After we saw Amazing Grace, we decided we’d be total fools if we didn’t take advantage of the opportunity to see national treasure, living history, wildly talented musician Mavis Staples perform live for her 80th birthday at the Apollo Theatre. And we weren’t disappointed, of course; in addition to Mavis herself, she was joined by a coterie of other terrific musicians (like Valerie June in that fabulous lime-green number at left). And it was more than a show; in both the songs and the stories Mavis shared, the evening was a testament to the power of music to change hearts, sustain social movements, and bring meaning and purpose to life over eras and generations.
The Staples family joined the civil rights movement “before there even was a movement,” after hearing Rev. Dr. Martin Luther King Jr. speak, as she noted during the show in her introduction to “Freedom Highway.” I wonder how many people gained the strength to march alongside the heroes of that movement because of the Staple Singers’ and others’ music. I wonder, too, why some of the protest songs of the past few years don’t seem as omnipresent as those of the 1960s, since there’s certainly no shortage of crisis to protest or great music to accompany it. I wasn’t alive then, of course, but it seems like the music of that era was everywhere. It’s the kind of question I wish Lenny Fox were still around to answer. But I try not to despair. Mavis certainly wouldn’t want me to; she continues to make that music, and I continue to seek it out.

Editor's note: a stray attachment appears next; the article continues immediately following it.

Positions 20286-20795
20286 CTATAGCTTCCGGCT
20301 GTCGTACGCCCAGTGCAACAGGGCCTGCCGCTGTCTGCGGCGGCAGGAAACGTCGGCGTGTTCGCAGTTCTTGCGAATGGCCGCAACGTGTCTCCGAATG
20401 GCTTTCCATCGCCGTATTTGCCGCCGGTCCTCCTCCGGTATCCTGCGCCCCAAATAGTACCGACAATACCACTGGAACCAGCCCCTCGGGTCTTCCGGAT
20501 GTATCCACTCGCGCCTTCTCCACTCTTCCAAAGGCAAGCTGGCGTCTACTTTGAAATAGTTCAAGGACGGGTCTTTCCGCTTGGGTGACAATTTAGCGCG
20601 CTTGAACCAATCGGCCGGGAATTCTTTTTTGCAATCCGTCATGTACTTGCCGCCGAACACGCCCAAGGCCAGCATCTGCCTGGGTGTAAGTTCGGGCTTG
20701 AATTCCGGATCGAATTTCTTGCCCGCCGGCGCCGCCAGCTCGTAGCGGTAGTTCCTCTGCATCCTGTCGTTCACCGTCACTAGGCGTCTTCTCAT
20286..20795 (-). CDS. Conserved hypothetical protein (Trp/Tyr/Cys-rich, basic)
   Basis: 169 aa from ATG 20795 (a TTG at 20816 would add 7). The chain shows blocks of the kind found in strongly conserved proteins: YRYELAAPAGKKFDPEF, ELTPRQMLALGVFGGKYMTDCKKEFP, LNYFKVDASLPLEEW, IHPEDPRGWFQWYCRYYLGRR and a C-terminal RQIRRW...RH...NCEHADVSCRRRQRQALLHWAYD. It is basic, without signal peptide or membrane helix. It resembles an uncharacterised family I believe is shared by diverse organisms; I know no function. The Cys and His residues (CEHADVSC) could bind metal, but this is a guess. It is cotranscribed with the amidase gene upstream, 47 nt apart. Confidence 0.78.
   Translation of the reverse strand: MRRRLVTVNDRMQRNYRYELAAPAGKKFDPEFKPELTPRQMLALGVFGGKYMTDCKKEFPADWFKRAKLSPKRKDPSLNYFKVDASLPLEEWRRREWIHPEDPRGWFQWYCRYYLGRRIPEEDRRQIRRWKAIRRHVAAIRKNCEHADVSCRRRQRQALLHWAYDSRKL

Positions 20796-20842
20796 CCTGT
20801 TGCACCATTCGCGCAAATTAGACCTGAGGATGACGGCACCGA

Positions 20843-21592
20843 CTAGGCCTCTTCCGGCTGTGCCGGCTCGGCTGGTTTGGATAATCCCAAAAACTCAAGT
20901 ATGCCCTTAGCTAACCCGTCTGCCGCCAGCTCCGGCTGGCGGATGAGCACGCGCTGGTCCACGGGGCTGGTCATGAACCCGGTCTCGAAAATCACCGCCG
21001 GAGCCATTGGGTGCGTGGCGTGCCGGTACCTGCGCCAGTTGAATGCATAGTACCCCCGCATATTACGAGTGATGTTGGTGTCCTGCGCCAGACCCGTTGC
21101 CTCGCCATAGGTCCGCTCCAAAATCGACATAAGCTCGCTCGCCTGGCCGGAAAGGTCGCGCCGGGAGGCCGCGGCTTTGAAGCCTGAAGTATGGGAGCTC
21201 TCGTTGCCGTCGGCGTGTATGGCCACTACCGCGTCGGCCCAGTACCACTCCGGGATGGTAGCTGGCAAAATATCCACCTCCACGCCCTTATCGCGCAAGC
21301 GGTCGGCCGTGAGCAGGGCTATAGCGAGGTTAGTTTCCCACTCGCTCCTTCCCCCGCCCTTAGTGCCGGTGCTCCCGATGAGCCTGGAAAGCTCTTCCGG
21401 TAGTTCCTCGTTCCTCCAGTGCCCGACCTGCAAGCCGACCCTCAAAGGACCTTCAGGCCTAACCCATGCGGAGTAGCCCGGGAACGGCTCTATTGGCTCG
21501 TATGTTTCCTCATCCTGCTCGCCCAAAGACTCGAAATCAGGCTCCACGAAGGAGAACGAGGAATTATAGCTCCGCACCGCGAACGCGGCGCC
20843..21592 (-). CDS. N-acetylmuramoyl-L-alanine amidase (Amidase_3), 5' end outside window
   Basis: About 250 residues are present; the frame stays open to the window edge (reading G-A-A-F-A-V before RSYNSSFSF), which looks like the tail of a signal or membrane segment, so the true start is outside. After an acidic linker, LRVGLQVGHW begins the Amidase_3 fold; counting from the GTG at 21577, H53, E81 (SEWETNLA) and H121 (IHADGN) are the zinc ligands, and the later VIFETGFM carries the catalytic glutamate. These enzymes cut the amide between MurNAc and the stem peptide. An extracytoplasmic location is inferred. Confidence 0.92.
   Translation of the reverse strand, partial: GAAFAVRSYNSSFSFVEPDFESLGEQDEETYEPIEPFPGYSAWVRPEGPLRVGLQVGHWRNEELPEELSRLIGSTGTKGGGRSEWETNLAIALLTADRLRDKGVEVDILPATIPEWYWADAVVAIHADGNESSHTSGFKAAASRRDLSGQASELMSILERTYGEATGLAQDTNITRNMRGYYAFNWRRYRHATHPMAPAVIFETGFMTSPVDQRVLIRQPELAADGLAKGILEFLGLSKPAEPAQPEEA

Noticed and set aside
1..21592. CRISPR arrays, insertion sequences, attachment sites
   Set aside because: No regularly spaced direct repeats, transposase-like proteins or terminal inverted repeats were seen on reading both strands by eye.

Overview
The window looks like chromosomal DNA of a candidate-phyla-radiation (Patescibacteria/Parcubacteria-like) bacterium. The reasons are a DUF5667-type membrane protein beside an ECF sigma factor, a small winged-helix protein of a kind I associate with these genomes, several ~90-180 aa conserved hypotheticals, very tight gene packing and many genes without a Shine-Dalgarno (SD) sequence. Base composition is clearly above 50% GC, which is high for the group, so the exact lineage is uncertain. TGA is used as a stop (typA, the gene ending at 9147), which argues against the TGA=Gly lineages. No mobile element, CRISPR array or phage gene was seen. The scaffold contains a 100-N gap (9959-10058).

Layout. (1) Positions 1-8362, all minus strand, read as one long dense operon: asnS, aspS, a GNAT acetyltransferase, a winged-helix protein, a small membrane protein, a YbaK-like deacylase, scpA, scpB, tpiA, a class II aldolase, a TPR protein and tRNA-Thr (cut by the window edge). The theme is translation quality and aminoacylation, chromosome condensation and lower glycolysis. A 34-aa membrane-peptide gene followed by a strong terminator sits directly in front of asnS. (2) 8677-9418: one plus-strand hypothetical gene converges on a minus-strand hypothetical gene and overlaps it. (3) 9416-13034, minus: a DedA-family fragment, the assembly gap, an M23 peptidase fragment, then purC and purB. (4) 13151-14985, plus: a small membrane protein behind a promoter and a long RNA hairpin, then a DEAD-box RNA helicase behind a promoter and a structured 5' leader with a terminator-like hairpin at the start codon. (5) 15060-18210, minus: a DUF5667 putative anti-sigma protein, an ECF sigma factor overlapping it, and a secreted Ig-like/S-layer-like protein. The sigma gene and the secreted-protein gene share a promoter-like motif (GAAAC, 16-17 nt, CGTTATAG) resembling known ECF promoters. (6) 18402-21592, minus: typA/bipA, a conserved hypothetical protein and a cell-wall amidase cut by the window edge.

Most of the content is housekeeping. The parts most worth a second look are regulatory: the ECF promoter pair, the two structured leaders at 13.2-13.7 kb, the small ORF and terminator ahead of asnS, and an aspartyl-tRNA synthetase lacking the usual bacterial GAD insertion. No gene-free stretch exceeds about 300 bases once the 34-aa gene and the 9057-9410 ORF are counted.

And as she continues to make that music, she inspires new generations of musicians. I loved the intergenerational look and feel of the assembled company during the encore of “The Weight”: Rachael Price of Lake Street Dive and Maggie Rogers are younger than me; David Byrne is my parents’ generation; and of course Mavis herself could be my grandmother. I think of Matt and Essie singing together at church this morning; I think of our choir, with its NYU grad students and its middle-aged parents of teens and tweens and its retirees; I think, again, with great nostalgia, of flipping through Rise Up Singing with Lenny on the steps at the Judson Weekend. Good music is ageless, and Mavis never had to say it. It spoke for itself.
And isn’t that the real hope of living a long life? Not just that one is still breathing at a given age, but that one is still giving, generating, inspiring, creating. She mentioned several times over the course of the evening how happy she was to be performing. It wasn’t hard to understand why: with a voice that still has the power to console, to uplift, to bring the people to their knees or to their feet, she knows her work isn’t yet done.
The evening is going to be a beautiful memory, but I’m most grateful that Mavis isn’t just a memory yet, that her life force and her music are still moving in the world. God knows we need them.